Emma Wampler '09
DNA transposition, a process whereby defined DNA
segments move freely about the genome, has extensively affected
proteins called transposases,which bind to two strands of DNA, cut one,
and reattach it to the other. This introduces new genomic material into
the host genome. Click here for a cartoon of
how transposase works5.
The first such processes discovered in eukaryotes was by
Barbara McClintock, in maize4. Retroviruses such
as human immunodeficiency virus-I catabolize similar processes by which
they reproduce their genome using the host's cells3.
Understanding how these proteins interact with DNA is central to
understanding the molecular basis of transposition. This structure
provides a molecular framework for understanding many aspects of
transposition1. Understanding how transposases
interact with DNA could serve to help develop anti-retrovirus drugs2.
The transposon end DNA is bound by one
subunit of the transposase, another catalyzes cleavage, and a third
active site, a hairpin intermediate of the protein, cleaves the two
strands of DNA and transfers the strands into target DNA1.
II. General Structure
Tn5 Transposase is a dimer of two chemically
identical 476-residue monomers.
overall structure of the monomer is assymetric and
can be described by three major domains.
The 70-residue N-terminal
domain consists entirely of alpha helices and turns and
functions primarily to bind DNA.
domain contains approximately 300 residues, and contains the
"ribonuclease H-like motif."
structural motif is an alpha/beta/alpha fold with a
mixed beta sheet of five strands that has strand
2 antiparallel to the other four strands and contains all
the amino acid residues that make up the
catalytic active site.
folding motif in Tn5 transposase
overlaps closely with the catalytic domains of
the retroviral integrases and Mu transposase.
contains around 100 residues.
III. DNA Binding
The first 17 bp of the sequence engage in
protein-DNA contacts, with
12 of these base pairs engaging in sequence-specific protein-DNA
elements for Tn5 transposase are widely spread
over nearly the entire primary sequence
of the transposase protein. Both
dimers interact with each DNA molecule.
DNA bound to transposase differs from standard B-DNA
conformation. When Tn5-Transposase binds to DNA, it bends the DNA.
The 70 residues of the amino-terminal end of
transposase form a domain
that binds DNA in cis. This domain is formed from four a-helical
segments, instead of the three found in the
HTH domains. The fourth a-helix in Tn5 acts
as the major "recognition helix" and makes
several base pair-specific contacts in the major
groove of the DNA from positions 7 to 13.
recognition helix is within hydrogen
bonding distance of oxygen 4 of thymine
10 of the
cis binding interactions
are provided by the amino-terminal end
of helix 2, which contains three arginine residues
that form salt
bridges with phosphates in the DNA backbone.
residues from the catalytic domain, Arg342, Glu344,
DNA in cis.
Many of the trans protein-DNA interactions
are provided by the interaction of a
segment of anti-parallel beta-sheet that sticks out
from the catalytic domain between
residues Ile239 and Lys260.
secondary structural motif clamps down
on the DNA close to the active
site via major groove
binding. Other significant trans protein-
DNA contacts occur near the active site.
IV. The Catalytic Domain
A catylitic triad of acidic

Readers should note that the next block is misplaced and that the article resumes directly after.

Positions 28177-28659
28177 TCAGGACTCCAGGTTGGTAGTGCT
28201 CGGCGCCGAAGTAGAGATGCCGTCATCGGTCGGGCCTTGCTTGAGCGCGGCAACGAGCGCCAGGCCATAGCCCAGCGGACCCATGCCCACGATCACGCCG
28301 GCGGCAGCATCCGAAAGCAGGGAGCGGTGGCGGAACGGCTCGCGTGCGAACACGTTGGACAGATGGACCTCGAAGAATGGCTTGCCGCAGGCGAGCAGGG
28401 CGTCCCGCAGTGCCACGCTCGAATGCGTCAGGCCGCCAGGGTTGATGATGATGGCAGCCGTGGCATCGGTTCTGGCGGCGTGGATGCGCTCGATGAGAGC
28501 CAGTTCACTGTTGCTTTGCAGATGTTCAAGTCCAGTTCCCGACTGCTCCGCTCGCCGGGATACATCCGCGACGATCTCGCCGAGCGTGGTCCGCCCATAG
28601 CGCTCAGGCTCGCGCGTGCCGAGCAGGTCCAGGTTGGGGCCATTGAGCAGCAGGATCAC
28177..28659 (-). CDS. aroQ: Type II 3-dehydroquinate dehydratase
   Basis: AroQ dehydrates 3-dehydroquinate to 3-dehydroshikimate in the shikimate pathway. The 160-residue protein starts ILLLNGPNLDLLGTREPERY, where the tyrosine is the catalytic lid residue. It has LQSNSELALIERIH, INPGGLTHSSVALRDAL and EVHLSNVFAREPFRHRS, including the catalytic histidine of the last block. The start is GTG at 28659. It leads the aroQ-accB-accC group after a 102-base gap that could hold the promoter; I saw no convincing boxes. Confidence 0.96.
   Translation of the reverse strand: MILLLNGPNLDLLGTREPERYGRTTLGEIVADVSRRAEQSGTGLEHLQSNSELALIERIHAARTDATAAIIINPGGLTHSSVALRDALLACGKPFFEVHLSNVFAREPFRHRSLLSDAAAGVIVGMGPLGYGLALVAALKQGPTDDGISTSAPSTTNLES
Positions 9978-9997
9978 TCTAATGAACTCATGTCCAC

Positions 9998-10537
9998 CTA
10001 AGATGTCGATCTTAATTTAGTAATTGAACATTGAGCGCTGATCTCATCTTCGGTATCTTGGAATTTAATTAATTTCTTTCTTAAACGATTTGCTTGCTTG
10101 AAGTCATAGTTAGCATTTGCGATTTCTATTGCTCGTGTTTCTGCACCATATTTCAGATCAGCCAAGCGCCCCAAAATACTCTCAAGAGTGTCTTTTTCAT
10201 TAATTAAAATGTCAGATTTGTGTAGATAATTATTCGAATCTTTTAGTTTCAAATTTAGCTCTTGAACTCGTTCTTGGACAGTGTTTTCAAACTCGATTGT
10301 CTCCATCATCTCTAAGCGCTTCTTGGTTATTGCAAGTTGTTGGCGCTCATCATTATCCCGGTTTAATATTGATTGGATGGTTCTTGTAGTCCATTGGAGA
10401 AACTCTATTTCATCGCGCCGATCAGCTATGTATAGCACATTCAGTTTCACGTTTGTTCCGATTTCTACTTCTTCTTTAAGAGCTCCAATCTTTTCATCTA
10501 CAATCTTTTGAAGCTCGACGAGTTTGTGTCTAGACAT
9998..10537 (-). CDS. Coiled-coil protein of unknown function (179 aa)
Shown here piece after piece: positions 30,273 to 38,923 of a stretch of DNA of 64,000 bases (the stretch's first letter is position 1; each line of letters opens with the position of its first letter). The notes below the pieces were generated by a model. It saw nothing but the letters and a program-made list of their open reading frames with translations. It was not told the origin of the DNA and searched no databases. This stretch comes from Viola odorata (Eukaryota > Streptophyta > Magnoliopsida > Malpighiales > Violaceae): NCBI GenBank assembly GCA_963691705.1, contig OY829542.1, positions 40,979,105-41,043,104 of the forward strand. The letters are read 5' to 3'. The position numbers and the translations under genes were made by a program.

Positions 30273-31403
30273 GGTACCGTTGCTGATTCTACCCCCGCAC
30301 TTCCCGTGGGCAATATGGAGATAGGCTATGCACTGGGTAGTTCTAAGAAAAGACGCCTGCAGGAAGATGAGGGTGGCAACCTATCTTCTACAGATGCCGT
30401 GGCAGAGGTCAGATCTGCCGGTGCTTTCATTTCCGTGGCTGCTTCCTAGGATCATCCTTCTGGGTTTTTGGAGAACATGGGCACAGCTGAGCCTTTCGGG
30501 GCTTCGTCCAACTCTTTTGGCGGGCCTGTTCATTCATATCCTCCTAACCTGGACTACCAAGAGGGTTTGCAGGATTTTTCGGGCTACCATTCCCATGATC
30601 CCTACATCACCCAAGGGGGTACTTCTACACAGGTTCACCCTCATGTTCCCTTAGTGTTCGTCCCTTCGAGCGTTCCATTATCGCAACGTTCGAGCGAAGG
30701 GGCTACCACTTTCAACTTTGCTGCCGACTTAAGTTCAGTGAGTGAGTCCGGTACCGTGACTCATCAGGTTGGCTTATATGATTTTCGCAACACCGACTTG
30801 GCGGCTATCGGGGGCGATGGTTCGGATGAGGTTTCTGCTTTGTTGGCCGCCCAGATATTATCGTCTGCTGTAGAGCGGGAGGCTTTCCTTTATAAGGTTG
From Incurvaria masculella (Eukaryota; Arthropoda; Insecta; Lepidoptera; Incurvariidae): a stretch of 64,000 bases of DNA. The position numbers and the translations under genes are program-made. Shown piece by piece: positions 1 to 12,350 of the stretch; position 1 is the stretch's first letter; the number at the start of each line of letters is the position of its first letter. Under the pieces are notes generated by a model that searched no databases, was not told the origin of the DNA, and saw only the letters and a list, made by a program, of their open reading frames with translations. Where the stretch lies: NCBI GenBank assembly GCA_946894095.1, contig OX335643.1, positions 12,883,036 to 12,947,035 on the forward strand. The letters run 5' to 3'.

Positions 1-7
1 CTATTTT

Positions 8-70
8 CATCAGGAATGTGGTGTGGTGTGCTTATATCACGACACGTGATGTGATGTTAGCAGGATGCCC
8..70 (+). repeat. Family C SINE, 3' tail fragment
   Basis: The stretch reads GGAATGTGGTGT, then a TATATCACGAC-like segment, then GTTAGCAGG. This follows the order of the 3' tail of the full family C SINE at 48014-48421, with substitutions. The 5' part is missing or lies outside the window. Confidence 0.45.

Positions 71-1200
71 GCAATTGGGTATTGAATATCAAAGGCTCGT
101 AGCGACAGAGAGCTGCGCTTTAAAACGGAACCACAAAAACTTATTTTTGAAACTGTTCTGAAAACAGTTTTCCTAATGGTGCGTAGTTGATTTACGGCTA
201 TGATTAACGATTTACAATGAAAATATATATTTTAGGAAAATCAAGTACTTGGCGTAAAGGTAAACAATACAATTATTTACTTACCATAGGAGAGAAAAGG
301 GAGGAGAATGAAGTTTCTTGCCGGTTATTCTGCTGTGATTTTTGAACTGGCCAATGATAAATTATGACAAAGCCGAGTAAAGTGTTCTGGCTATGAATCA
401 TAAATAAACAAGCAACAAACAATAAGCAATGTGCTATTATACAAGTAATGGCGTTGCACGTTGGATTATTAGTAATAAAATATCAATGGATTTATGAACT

residues creates the DDE motif, which form a binding site for magnesium
that is required for catalysis. These three acidic residues are Asp97, Asp 188,
here is the asparagine and glutamate
coordinating with the 3' OH group of the transferred strand a maganese
is bound by Tn5 Transposase occasionally
magnesium, and this binding affinity is increased in some mutant forms
of the protein.
The maganese primes the 3' OH
end of the transferred strand for
nucleophillic attack on the target DNA. This creates an intermediate
hairpin structure. Several DNA-protein interactions in the active site
help the 3' OH group be placed close enough to the 5' end of the target
strand for this nucleophillic attack by stabilizing a bend in the
backbone of the target strand. A thymine second to the end of the 5'
end is flipped out of the DNA helix and held in a hydrophobic bindinb
pocket so that it is able to form stacking interactions with Trp298.
V. Practical Applications
Because the structure and
sequence of this tranposase seems to be highly similar to that of
retroviruses, specifically HIV, knowledge of how this tranposon binds
to and cleaves DNA could be of use to develop new drugs to fight HIV.
Specifically, Lys330 and Lys333 are analogous to Lys156 and Lys159 of
HIV-1.Click here for a cartoon of
the similarities between Tn5 transposase and HIV-1 integrase6.
drug leads suggest
that a synaptic complex of HIV-1 integrase
may be a promising drug target2. Because of the
similarity of the
catalytic active sites and
overall catalytic core structure of
all transposaselintegrase enzymes, the Tn5
transposase synaptic complex structure may
be an important first step toward
modeling the integrase-DNA interaction
of HIV-1 integrase, and provide the basis for potential antiviral
therapies for the treatment of AIDS.
D. R.; Goryshin, I. Y.; Reznikoff, W. S.; Rayment, I. 2000.
Three-Dimensional Structure of the Tn5 Synaptic Complex Transposition
D. J.; Felock, P.; Witmer, M.; Wolfe, A.; Stillmock, K.; Grobler, J.
A.; Espeseth, A.; Gabryelski, L.; Schleif, W.; Blau, C.; Miller, M. D.
2000. Inhibitors of Strand Transfer That Prevent Integration and
Inhibit HIV-1 Replication in Cells. Science
Zhong-Ning; Mueser, Timothy C.;
Bushman, Frederic D.; Hyde, C. Craig. 2000. Crystal Structure of an
Active Two-domain Derivative of Rous
sarcoma virus integrase. J. of Mol. Bio. 296:535-548.
4McClintock, Barbara. 1950. The
Origin and Behavior of Mutable Loci in Maize. Proceedings of the National
Academy of Sciences of the United States of America